Look At This Factor When Predicting a NASDAQ Crash

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By Jacob Maslow

Nasdaq Headquarters - Times SquareThe NASDAQ composite is finally headed to another record high. Unlike the Dow Jones industrial average, which seems to be setting record highs almost every single month, the NASDAQ is clawing back to its historic 5,000-point record high after a fifteen-year decline. This is a momentous occasion. It is also a very scary occasion.

As you probably already know, right after the NASDAQ composite hit 5,000, it went downhill from there. In fact, it suffered a very steep drop in the year 2000. In fact, the NASDAQ’s freefall plunged the American economy into a recession. Thankfully, it was a short-lived recession. But people were still jobless. There were still a lot of layoffs. A lot of economic pain was felt throughout the broader economy.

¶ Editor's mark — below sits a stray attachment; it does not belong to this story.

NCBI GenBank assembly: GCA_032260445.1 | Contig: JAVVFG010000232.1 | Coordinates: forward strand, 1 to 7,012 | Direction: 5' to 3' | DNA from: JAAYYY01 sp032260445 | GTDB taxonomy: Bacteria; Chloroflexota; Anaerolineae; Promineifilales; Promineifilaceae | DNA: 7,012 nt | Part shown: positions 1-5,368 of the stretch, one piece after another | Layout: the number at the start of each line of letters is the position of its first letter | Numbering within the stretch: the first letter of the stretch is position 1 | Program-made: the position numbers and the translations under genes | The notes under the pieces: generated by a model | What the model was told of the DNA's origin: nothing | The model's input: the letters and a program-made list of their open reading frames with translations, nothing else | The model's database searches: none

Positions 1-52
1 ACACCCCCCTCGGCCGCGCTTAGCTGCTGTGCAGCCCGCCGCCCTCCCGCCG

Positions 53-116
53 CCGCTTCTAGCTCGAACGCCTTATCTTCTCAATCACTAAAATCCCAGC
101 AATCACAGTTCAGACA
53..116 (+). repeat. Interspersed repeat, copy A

It is no surprise, then, that a lot of market observers are quite nervous as the NASDAQ heats up and takes aim at that 5,000 mark. There is one factor that you need to keep in mind, however, to put things in perspective. I am not saying that looking at this factor should calm your nerves. However, it should provide a broad context as to when a potential correction will take place.

At this point in time, when the NASDAQ composite crossed the 5,000 mark, the price-per-earnings ratio of the S&P 500 was at 29. Currently, the S&P 500’s PE ratio is at 20.5. This indicates that there is still room to run for the rally. We haven’t hit the peak yet. This should offer some important guidance for people looking to play the market or investors looking to exit the market.

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